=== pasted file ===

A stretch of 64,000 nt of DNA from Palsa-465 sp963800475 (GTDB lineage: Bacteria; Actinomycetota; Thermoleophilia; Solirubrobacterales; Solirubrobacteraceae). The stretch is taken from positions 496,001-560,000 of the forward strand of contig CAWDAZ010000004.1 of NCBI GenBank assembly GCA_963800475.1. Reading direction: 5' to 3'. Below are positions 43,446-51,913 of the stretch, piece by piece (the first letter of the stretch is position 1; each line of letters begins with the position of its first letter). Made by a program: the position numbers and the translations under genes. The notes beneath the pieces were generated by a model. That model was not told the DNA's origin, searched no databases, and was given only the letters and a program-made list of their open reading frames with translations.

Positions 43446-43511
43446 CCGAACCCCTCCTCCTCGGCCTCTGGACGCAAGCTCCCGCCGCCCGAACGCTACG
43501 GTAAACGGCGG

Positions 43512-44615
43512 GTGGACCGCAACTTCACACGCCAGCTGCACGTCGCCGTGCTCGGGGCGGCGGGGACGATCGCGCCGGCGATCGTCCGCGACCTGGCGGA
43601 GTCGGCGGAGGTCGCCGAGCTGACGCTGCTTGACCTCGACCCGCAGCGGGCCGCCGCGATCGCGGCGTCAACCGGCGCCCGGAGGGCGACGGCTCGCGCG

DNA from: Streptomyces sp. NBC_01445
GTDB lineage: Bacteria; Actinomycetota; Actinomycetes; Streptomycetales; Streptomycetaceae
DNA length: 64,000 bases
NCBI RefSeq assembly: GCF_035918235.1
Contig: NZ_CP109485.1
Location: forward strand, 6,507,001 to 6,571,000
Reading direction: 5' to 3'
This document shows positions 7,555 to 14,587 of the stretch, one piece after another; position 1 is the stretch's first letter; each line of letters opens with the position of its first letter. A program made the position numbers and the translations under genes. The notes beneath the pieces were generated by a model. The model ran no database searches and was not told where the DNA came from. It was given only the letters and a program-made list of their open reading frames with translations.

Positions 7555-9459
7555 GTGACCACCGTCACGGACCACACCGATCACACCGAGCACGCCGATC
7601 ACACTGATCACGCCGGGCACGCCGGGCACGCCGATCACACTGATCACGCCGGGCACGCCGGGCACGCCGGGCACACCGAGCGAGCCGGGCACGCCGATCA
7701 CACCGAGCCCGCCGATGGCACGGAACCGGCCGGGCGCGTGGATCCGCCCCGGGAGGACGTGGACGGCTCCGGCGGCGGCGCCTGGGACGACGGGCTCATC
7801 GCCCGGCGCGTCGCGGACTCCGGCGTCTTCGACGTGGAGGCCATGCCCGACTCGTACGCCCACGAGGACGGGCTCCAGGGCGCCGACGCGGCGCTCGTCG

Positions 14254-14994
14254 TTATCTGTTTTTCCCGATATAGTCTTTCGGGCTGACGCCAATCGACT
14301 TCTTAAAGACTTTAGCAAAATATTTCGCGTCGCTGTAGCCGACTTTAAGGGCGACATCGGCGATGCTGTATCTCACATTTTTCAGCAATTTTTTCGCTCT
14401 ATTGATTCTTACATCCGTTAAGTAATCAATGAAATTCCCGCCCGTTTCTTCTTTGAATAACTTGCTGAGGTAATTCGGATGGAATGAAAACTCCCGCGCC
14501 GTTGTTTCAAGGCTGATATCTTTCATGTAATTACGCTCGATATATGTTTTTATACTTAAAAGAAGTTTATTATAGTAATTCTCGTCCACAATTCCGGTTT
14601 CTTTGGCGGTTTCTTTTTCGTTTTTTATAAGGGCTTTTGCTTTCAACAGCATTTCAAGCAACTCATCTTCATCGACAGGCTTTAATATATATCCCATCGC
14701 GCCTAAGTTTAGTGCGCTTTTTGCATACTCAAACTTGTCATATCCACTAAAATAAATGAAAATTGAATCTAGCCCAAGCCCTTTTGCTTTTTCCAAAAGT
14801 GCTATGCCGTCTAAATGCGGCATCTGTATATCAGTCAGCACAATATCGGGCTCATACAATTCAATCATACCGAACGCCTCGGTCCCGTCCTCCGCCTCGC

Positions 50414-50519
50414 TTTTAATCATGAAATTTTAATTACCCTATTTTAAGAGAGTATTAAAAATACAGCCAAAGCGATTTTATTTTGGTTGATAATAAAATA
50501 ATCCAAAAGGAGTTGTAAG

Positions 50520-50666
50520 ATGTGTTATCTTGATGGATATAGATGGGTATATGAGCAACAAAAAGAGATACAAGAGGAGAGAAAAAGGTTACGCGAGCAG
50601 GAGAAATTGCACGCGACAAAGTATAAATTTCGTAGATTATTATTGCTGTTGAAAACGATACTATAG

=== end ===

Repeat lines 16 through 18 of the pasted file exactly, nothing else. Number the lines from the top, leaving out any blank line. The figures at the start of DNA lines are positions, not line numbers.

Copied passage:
Positions 7555-9459
7555 GTGACCACCGTCACGGACCACACCGATCACACCGAGCACGCCGATC
7601 ACACTGATCACGCCGGGCACGCCGGGCACGCCGATCACACTGATCACGCCGGGCACGCCGGGCACGCCGGGCACACCGAGCGAGCCGGGCACGCCGATCA